Jide Obi

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Jide Obi Ibo (born 1962) is a Nigerian music star of the 1980s.[1]


Jide Obi was born in England to a Nigerian barrister of England's Lincoln Inn, and a teacher.

In the late 1970s he studied law at Enugu campus of the University of Nigeria, where he became friends with fellow student Chris Okotie.[2][3]

Following Okotie's success, in the early 1980s he released his debut album[4] Tonight under the Tabansi Records label.[2] Other hits included Kill Me With Love, and Front Page News. He made numerous performances on Nigerian radio and television, some in front of state governors and senators, and even once in front of Nigeria's first President, Nnamdi Azikiwe.

In November 1981, his record label, Tabansi Records, gave him his first gold disc award at the National Theatre, Surulere. Two years later, he toured Eastern Nigeria with Sierra Leone's Bunny Mack, backed mostly by the Comrades of Enugu, Nigeria.

He has had several bands backing him, including Guyanese musician Eddy Grant's Coach House Band, the Dukes of Freetown Sierra Leone, and the Apostles of Aba. His albums Front Page News and Kill Me With Love were both produced by Barbados native Bill Campbell. Ex-Osibisa and Funkees guitarist Jake Solo performed on both recordings.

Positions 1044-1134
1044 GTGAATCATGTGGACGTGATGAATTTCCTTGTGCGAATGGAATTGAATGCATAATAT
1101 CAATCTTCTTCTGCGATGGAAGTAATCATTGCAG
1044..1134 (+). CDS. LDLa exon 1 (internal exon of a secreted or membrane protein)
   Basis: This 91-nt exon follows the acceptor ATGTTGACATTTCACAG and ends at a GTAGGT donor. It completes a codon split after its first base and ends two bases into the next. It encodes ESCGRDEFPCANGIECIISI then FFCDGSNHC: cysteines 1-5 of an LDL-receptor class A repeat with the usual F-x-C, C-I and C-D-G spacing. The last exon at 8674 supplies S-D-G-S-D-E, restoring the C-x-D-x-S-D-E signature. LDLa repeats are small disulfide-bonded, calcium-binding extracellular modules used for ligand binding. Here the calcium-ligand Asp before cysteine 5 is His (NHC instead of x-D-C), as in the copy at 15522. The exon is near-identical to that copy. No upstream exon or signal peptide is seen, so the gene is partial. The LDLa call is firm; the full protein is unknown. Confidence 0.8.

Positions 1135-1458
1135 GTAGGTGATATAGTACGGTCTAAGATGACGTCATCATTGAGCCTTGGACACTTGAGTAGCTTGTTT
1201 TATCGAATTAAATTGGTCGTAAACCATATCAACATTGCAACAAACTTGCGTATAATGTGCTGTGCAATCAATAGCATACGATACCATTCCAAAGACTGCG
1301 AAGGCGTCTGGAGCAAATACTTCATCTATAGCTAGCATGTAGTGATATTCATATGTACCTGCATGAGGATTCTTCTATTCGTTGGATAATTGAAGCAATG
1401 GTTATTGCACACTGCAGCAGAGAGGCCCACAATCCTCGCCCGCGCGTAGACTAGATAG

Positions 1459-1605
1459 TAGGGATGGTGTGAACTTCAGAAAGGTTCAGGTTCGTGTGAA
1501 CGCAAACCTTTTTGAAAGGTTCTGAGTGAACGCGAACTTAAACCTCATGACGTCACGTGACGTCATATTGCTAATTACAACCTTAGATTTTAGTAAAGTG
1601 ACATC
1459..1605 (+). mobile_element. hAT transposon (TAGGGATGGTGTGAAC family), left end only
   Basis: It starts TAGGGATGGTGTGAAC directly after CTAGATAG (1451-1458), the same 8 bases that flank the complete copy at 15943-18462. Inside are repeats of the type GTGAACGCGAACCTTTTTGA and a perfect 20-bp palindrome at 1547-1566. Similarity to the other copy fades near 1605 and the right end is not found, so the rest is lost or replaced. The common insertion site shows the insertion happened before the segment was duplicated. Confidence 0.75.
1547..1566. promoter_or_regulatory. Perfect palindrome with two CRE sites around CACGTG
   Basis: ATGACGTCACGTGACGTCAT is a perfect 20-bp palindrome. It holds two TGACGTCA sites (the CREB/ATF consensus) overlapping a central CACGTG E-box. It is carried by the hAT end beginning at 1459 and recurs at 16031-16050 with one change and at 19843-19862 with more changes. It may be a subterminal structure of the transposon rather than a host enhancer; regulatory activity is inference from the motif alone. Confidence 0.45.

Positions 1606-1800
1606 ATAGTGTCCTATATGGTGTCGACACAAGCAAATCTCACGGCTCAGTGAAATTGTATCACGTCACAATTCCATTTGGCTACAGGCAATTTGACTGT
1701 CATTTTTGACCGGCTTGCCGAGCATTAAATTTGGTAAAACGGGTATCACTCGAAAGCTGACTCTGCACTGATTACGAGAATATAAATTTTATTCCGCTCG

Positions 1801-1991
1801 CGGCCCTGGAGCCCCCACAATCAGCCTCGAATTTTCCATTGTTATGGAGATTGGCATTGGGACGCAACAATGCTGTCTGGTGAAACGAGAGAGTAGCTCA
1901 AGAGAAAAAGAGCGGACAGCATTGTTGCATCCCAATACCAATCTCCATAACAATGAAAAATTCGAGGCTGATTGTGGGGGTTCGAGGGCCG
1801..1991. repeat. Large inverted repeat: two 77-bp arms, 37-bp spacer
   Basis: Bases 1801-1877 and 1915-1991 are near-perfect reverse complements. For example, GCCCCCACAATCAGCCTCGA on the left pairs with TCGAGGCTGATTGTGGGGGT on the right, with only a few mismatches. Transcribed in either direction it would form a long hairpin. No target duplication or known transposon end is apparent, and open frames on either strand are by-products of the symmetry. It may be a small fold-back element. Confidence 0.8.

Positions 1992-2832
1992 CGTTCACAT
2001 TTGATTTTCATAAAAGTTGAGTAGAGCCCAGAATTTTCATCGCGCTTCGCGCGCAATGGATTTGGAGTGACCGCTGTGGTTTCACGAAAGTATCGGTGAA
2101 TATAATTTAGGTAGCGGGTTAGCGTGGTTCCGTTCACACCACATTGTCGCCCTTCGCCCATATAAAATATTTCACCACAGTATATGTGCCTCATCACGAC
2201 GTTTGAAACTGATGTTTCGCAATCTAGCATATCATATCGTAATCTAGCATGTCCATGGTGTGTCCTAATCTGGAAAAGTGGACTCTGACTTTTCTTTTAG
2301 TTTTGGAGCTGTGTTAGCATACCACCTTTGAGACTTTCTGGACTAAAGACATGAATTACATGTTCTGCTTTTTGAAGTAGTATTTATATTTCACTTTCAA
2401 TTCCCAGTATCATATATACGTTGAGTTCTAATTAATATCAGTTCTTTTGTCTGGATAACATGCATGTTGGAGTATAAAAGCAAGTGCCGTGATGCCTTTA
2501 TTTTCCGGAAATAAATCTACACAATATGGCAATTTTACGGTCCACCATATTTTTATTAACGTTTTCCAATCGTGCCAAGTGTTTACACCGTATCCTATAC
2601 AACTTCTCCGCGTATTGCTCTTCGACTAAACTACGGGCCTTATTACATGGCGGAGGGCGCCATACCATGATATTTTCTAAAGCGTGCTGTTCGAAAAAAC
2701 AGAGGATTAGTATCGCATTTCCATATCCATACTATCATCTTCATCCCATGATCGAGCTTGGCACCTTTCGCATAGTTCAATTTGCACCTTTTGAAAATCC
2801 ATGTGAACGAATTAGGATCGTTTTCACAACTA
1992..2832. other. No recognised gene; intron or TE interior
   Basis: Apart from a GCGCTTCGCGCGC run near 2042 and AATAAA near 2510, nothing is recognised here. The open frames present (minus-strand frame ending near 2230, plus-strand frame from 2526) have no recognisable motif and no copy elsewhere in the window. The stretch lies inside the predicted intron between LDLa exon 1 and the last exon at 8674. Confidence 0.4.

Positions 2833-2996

With Dizzy K Falola, Chris Okotie, and Felix Liberty he stimulated the emerging music industry of Nigeria.[5] He sang modern pop gospel,[3] also described as pop/blues.[6] He was seen as part of a movement devoted to change and opposing inequality in Nigeria.[7]

Jide Obi is known to give press interviews critical of aspects of religion. The most notable instance occurred in 1989 and 1990, when he declared religion as frequently a victimising factor. The story made the cover of Nigerian billionaire M. K. O. Abiola's National Concord magazine.

In recent years, Jide Obi has been seen living in both Britain and the United States, though he is a recluse seldom seen in public.


  1. ^ "Remembering Prince Nico Mbarga". icicemac.com. 6 May 2005. Retrieved 16 October 2008. 
  2. ^ a b Obiora, Alfred (4 March 2002). "Nigeria's Presidency - Pastor Okotie to the Rescue?". NigeriaWorld. Retrieved 23 May 2009. 
  3. ^ a b Timothy-Asobele, S. J. (2002). Historical trends of Nigerian indigenous and contemporary music. Rothmed International. 
  4. ^ Nworah, Uche (30 January 2007). "Nigeria: Cheating Our Way to Success". Global Politician. Retrieved 23 May 2009. 
  5. ^ Adeniji, Olayiwola (26 April 2002). "For Dizzy K, a Centre of Joy". Africa News Service. 
  6. ^ Froelich, Hildegard; Kris Chesky (2000). Education of the Professional Musician. Routledge. p. 55. ISBN 978-90-5755-130-7. 
  7. ^ Ihonvbere, Julius Omozuanvbo; Timothy M. Shaw (1998). Illusions of Power. Africa World Press. p. 136. ISBN 978-0-86543-642-8.